Prime Minister Narendra Modi on Friday launched the voluntary vehicle scrapping policy, which will be rolled out in phases starting from April 2023 and will take full effect by late 2024 or early 2025. The move could give a leg-up to India’s high-growth automotive industry and the downstream units that rely on it, boost consumption demand and help cut vehicular air pollution.
Modi said the policy would give “a new identity to India’s mobility and its auto sector”, besides promoting a ‘circular economy’, where products are designed for durability, reuse and recyclability.
Addressing an Investor Summit held in Gandhi Nagar to invite investments in vehicle scrapping infrastructure via video conference, the prime minister urged the youth and start-ups to join the progamme. “The policy will create thousands of jobs,” he said.
According to the government’s estimate, the policy will help bring in more than Rs 10,000 crore in fresh investments in the setting up of 450-500 automated testing units and 60-70 scrapping centres across the country. Seven companies, including Tata Motors, are learnt to have already signed initial pacts with the Gujarat and Assam governments to set up businesses in the area.
According to the government, the Voluntary Vehicle Fleet Modernisation Programme will enable Indian auto industry to take its turnover to Rs 10 lakh crore (in a few years) from Rs 4.5 lakh crore at present, while availability of scrapped material could reduce the cost of auto components by 30-40 per cent. Besides, a new vista of opportunity will be opened up for new small and medium-sized businesses in the organised sector, given the testing and scrapping infrastructure required.
Under the proposed policy, all personal vehicles will have to undergo mandatory fitness test after 20 years to ply on the roads while commercial vehicles will have to pass the test after completion of 15 years. On failure to obtain the fitness certificate, the vehicle would be impounded by the transport authorities, declaring it as ‘end of life vehicle’. For commercial vehicles above the prescribed age threshold, mandatory fitness test and re-registration will be required from April 2023 onwards and the regime will kick in for personal vehicles in phases from June 2024 onwards.
Minister for road transport and highways Nitin Gadkari said investors in fitness and scrapping infrastructure will be given single-window clearance and the process will be completely online. All declaration will be on self-certification basis. “Cluster-approach could be adopted. Financial help to encourage investment from different government schemes could also be looked at,” he said.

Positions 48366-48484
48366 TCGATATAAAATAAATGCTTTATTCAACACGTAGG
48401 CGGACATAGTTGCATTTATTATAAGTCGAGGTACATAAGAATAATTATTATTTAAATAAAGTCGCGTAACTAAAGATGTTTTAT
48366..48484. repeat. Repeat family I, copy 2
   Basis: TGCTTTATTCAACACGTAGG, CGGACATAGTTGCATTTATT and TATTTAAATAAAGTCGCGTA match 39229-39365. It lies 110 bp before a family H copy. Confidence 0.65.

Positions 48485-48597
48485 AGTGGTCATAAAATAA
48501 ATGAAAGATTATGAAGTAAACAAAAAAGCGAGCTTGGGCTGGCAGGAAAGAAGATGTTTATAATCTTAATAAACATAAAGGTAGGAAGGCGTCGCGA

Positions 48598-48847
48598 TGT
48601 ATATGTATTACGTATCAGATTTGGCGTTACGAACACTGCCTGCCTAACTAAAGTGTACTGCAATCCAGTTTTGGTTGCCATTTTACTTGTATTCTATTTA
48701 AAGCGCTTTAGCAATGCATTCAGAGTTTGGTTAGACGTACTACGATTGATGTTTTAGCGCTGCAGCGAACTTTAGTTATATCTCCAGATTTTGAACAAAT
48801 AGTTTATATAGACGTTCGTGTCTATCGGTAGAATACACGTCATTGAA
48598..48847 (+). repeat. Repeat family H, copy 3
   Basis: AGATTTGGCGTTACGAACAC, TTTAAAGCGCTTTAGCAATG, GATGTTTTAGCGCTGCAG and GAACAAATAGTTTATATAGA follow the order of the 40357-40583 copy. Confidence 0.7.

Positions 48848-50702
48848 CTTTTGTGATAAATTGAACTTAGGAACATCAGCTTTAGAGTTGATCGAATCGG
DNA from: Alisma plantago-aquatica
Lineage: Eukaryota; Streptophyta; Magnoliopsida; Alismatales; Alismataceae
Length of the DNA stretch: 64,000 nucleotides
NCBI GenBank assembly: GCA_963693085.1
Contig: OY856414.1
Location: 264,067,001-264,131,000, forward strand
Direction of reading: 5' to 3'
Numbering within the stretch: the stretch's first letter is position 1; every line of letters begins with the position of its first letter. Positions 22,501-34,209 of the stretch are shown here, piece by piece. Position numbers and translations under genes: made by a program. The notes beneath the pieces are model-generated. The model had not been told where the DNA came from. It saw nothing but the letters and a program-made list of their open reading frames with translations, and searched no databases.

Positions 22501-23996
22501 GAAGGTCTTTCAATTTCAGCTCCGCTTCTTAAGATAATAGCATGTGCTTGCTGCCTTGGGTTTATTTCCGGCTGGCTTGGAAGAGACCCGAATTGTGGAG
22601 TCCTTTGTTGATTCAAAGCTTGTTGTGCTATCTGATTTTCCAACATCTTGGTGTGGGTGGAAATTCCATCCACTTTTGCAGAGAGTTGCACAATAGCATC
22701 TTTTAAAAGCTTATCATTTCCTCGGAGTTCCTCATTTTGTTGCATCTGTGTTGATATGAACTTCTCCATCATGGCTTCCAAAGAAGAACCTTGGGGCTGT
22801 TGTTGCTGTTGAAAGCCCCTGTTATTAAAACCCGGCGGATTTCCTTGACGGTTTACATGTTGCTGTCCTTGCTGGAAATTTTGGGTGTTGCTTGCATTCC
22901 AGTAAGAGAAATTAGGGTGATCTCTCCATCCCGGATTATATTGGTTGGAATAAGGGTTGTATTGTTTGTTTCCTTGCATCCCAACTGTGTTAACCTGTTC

“We want to make the policy transparent, time-bound and result-oriented. It will urge the states to devise suitable policies to attract MSME investments in the emerging sector. There should be at least one automated testing center and one scrapping centre in each of India’s 718 districts,” Gadkari said.
Gadkari said the policy will help India to become an industrial hub of automobile manufacturing. The recycling of the materials could lead to around 40 per cent cut in raw material costs which will, in turn, lead to an increase in automobile sales. The increased sales will lead to around Rs 30,000-40,000 crore additional GST collection (per year) For the Centre and the states combined.
A carrot-and-stick approach is to be followed under the policy, whereby scrapping of ‘old vehicles’ (those that passed the thresholds mentioned above) will be promoted with assorted incentives: Scrap value at 4-6 per cent of ex-showroom price of new vehicle, 5% discount on purchase of new vehicles, road tax rebate by states, at the rate of 25 per cent for personal and 15 per cent for commercial vehicles and waiver of registration fee for new vehicle purchased on scrapped vehicles.
Also, there will be disincentives and penalties for non-compliance: Hike in registration and fitness certificate renewal fees, stiff penalties for delay in renewals, green tax by states, and, of course, mandatory automated fitness test and de-registration for the old vehicles failing to pass the mandatory fitness test.
If fitness and its registration certificates are renewed, a private vehicle can ply on the roads even after 20 years of first registration and a commercial vehicle beyond 15 years. However, increased fitness fees and re-registration charges would act as a deterrent for an owner to retain old vehicle.
The government had earlier said an estimated 51 lakh vehicles are there in the country which are older than 20 years, 34 lakh vehicles more than 15 years old and 17 lakh older than 15 years, without renewed fitness certificate. Such vehicles are seen to pollute air 10-12 times more compared to vehicles that are fit, besides being unsafe for use.
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